The speech Louisiana Gov. Bobby Jindal delivered Tuesday at the Brookings Institution’s Brown centre for Education was unquestionably a speech about education policy.
But Jindal, who is widely seen as a potential front-runner for the Republican presidential nomination in 2016, also used the speech to hint at his own vision for the future of the Republican Party.
Like two other likely top 2016 contenders, Florida Sen. Marco Rubio and Wisconsin Rep. Paul Ryan, who each delivered a major policy address in Washington, D.C. in recent days, Jindal discussed the importance of keeping the American Dream alive for everyone.
“The American Dream is the circumstances of your birth don’t determine your outcomes as an adult,” Jindal said. “We’ve all grown up hearing that from our parents — if you work hard enough, there’s no limit to what you can accomplish. … Reality is: We believe that our children should have the opportunity to be better than their parents.”
“For that American dream to be true, however, it starts with providing every child a great education,” he added. “If we really believe that a child’s zip code, race, gender, parents [and] wealth, don’t determine how well they’re gonna do as adults … we’ve gotta make sure they get a great education, so they can compete in today’s global economy.”
The Louisiana governor also subtly distanced himself from former GOP presidential nominee Mitt Romney’s at times divisive rhetoric about “gifts” and the “47 per cent.” Jindal had already outright condemned those comments shortly after Election Day as “absolutely wrong.”
“[W]e need to continue to show how our policies help every voter out there achieve the American Dream, which is to be in the middle class, which is to be able to give their children an opportunity to be able to get a great education,” Jindal said at the time.
His speech on Tuesday hit a similar note.
“To oppose school choice is to oppose equal opportunity for poor and disadvantaged children in America,” Jindal told the audience.
“I believe we’ve got an economic and a moral imperative to provide school choice and a quality education to every child, every student in America. In that case, many lives will be transformed, many futures will be realised, and the results for all our country will be real and lasting.”
Where Rubio’s prescription focused on creating jobs and opportunities for the middle class and Ryan proposed a modern war on poverty, Jindal’s address consistently returned to education.
In the same way Ryan said Republicans should better articulate conservative principles to make clear the party is looking out for all Americans, Jindal called on lawmakers to put partisanship aside on issues like school choice.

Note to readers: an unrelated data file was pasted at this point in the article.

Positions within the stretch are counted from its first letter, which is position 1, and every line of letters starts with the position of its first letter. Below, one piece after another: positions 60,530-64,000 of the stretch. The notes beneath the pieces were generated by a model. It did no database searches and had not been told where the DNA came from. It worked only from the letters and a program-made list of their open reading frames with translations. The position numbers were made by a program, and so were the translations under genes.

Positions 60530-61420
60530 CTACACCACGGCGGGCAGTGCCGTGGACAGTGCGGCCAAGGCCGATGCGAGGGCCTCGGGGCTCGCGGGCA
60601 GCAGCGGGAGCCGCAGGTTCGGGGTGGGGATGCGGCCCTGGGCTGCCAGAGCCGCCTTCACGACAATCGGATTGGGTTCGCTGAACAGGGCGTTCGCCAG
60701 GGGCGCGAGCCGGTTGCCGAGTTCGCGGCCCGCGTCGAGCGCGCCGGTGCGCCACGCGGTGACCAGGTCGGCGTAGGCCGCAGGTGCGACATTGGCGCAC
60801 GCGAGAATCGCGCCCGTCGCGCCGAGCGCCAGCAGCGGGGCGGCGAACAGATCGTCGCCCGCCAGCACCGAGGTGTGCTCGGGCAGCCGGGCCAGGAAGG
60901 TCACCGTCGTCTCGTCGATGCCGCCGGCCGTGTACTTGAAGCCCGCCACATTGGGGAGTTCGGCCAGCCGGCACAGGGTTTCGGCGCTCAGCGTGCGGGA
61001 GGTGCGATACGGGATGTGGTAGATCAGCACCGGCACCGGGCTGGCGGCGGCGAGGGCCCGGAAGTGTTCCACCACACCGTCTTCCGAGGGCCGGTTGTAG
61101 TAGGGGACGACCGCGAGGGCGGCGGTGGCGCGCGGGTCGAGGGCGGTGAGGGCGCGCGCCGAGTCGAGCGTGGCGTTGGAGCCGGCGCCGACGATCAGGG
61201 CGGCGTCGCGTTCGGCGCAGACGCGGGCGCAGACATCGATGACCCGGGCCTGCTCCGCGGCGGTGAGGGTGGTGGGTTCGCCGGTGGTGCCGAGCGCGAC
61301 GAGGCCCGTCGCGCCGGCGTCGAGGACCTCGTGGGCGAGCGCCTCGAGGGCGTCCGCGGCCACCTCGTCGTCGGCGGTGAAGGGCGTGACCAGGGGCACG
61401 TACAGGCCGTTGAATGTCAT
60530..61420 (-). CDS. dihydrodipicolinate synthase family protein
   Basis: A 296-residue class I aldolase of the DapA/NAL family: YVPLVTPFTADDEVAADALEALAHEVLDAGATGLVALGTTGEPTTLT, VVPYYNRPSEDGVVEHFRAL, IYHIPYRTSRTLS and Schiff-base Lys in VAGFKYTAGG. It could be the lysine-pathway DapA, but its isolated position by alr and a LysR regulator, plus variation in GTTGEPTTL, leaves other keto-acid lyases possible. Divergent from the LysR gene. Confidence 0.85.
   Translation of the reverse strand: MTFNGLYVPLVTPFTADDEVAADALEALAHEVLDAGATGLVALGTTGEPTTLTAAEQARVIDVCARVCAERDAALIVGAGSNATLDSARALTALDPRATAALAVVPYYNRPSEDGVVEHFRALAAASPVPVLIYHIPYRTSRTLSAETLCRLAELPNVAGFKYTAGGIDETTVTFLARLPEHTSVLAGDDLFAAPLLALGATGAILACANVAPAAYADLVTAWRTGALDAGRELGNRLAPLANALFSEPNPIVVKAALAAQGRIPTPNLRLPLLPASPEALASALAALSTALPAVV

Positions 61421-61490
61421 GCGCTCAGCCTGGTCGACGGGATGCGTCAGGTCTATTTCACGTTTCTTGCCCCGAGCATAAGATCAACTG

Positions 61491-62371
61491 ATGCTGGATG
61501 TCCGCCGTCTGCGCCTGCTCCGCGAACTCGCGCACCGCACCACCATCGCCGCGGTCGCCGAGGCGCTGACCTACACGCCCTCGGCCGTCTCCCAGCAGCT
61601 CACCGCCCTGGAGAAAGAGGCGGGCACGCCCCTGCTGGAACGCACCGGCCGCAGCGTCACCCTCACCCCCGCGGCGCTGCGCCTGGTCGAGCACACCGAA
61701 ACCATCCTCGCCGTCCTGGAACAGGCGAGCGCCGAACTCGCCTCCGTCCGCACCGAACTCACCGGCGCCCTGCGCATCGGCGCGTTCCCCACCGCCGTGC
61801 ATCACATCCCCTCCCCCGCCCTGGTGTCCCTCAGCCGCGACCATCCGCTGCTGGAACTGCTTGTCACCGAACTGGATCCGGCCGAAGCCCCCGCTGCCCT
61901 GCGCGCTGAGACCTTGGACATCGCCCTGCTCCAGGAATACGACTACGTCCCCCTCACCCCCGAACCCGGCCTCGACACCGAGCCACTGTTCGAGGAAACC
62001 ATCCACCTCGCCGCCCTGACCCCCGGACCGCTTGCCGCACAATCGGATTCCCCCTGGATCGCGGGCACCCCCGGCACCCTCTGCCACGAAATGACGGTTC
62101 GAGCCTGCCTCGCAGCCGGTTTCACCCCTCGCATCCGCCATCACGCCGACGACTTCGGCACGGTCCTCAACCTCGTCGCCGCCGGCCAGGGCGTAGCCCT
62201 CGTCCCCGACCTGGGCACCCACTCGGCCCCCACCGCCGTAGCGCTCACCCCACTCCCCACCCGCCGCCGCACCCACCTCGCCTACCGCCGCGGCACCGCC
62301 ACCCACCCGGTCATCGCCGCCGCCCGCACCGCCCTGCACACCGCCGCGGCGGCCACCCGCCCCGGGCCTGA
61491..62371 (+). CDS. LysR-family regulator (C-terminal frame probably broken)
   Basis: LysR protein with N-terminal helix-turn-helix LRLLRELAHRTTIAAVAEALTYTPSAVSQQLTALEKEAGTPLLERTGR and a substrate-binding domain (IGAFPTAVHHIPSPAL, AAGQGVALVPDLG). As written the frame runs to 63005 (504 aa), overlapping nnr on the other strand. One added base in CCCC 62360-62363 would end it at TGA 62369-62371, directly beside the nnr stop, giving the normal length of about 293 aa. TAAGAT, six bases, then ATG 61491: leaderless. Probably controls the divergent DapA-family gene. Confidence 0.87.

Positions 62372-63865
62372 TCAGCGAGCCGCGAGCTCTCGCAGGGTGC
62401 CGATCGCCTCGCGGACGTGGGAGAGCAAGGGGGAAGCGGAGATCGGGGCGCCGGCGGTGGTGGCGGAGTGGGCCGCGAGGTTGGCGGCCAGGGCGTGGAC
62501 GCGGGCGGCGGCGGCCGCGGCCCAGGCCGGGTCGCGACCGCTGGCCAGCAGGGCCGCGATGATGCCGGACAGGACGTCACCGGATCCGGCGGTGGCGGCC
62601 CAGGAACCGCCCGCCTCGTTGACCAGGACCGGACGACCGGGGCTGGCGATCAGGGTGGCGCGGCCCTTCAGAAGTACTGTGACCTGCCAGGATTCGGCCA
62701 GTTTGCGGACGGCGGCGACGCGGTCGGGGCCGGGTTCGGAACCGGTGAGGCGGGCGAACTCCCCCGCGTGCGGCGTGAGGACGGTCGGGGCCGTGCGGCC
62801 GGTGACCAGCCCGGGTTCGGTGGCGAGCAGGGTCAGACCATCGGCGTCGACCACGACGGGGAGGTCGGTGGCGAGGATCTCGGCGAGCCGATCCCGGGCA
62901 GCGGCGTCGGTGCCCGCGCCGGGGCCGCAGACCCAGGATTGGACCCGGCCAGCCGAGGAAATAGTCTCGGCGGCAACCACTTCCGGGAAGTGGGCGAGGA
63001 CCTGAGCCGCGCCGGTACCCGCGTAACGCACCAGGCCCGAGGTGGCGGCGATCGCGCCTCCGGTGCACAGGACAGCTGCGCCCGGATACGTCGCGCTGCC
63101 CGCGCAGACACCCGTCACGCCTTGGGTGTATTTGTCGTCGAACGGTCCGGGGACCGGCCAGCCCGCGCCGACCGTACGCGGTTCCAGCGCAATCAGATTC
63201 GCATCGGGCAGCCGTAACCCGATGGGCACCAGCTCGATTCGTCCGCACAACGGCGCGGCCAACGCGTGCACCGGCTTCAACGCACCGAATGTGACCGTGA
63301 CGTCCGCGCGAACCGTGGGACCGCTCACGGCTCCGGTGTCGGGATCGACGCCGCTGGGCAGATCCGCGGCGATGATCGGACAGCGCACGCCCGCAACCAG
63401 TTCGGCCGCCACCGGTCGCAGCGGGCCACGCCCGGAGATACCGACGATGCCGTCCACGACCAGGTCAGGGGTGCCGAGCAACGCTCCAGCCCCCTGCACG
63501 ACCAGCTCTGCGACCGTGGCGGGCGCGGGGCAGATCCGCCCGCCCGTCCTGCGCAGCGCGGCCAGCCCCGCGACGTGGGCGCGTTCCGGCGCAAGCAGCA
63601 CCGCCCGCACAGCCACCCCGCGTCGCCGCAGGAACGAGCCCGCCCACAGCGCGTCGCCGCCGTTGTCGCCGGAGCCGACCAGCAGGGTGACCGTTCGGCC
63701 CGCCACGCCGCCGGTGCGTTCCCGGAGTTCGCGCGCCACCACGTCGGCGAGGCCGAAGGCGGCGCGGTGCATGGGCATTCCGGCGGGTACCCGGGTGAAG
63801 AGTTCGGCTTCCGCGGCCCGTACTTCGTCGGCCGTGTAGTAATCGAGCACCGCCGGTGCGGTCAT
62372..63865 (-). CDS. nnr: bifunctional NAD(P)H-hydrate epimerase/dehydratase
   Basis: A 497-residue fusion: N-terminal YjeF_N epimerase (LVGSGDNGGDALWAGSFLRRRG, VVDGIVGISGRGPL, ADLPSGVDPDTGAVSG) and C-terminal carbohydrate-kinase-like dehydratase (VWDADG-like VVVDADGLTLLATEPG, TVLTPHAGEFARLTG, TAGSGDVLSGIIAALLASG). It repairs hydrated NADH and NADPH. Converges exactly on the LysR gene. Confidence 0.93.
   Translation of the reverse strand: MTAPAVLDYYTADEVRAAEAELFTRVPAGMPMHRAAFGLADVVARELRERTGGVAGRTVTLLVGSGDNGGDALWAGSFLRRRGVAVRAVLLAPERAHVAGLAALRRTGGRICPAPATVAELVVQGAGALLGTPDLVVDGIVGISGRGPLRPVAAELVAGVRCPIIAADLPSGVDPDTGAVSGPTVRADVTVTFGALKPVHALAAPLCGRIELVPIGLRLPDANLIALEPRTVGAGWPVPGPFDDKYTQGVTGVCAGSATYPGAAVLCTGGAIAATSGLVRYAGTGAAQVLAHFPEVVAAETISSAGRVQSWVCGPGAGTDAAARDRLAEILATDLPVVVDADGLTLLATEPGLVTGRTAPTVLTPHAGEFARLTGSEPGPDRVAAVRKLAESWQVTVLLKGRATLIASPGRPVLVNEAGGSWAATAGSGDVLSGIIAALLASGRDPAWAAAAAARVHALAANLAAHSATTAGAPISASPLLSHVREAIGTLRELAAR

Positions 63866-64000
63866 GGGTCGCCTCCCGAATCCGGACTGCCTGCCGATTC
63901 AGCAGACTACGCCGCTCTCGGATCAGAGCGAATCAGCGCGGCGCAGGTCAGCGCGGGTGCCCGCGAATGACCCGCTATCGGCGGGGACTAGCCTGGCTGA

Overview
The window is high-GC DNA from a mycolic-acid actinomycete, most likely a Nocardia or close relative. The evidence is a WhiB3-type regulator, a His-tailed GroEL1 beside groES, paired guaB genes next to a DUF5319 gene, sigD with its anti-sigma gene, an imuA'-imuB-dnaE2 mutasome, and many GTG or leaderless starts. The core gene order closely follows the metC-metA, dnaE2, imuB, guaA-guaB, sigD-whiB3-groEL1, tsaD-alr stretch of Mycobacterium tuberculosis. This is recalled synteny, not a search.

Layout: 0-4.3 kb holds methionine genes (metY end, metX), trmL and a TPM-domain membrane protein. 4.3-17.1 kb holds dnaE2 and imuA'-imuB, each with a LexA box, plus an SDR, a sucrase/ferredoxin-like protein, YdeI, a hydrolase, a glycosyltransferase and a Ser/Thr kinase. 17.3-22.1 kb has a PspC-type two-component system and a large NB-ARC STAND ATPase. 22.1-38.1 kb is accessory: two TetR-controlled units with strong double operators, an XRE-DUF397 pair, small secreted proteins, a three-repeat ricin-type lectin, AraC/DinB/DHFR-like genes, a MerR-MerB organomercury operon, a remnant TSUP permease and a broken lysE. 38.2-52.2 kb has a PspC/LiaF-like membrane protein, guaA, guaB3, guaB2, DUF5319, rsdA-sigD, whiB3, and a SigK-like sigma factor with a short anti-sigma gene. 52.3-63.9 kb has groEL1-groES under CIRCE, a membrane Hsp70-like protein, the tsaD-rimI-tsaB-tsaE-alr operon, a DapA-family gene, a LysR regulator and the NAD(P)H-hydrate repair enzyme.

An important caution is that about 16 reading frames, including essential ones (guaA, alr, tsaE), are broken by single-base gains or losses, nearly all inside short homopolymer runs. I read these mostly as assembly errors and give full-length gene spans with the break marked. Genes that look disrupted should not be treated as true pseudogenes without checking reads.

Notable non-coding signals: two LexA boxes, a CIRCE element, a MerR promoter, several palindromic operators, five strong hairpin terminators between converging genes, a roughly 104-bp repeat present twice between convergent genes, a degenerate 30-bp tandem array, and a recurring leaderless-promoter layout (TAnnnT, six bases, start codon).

“I don’t accept the notion that equal opportunity in education should be a partisan issue,” he said. “I did serve in Congress for a few years, and I realise in the run of politics, everything, at one time or another, becomes a partisan issue. Such is the nature of our competitive system of government. It’s completely legitimate to note that the parties have different views regarding education policy, and I’m sure that’ll forever be the case.”
“But partisan issues tend to never get resolved,” he said, “and America cannot afford to leave these matters unresolved. It is no overstatement to state that the future health of our nation rests on it.”
“But there are some issues, important issues, which aren’t partisan at all,” Jindal added, listing specifically “a federal highway system,” “a military that is strong enough to defend against those who would do us harm” and “[ridding] the world of bin Laden” as “consensus issues.”
“I believe that equal opportunity in education made real by school choice is a similarly nonpartisan consensus issue,” he said. “There’s always gonna be debate over the specifics, but the basics principles should really not be contentious at all. I mean, do we really even need to argue whether our current antiquated system is working?”
Jindal’s Louisiana education reforms are currently being challenged in the state’s Supreme Court. But there’s no denying that Jindal’s philosophy of education — a rejection of “the old way, the centralized government way” — also hints at his larger vision for government in general.
The governor made no attempt to hide that vision in his speech.
“We must move to a bottom up organic way of operating,” Jindal said, “and education is the tip of the spear.”
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